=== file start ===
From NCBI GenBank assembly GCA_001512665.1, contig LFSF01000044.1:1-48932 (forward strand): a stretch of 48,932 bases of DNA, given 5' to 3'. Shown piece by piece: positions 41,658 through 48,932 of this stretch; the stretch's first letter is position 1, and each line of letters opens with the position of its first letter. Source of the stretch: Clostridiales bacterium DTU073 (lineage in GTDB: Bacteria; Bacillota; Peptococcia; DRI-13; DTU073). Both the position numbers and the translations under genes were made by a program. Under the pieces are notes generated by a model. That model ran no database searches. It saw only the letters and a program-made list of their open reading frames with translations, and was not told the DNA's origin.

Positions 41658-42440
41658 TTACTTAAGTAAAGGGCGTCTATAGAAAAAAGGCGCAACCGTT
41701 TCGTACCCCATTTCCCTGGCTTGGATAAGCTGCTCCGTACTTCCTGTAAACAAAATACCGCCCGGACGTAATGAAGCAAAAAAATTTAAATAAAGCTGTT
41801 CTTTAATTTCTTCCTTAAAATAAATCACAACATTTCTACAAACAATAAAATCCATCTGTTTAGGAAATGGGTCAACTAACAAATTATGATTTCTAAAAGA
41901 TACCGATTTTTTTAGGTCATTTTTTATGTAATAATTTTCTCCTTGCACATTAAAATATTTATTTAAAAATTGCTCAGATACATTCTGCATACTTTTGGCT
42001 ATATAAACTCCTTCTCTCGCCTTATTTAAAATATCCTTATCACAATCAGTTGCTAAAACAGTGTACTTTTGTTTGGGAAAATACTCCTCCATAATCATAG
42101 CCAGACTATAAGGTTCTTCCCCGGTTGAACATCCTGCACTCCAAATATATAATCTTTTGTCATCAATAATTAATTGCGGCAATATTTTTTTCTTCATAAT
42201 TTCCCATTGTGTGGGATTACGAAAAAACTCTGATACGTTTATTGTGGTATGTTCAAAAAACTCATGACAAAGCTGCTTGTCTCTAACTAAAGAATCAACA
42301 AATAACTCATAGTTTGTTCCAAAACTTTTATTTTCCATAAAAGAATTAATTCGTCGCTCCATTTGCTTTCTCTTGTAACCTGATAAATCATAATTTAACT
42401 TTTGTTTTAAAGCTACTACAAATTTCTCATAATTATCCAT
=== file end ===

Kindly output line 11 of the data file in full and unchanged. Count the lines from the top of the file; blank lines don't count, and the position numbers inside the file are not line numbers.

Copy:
42401 TTTGTTTTAAAGCTACTACAAATTTCTCATAATTATCCAT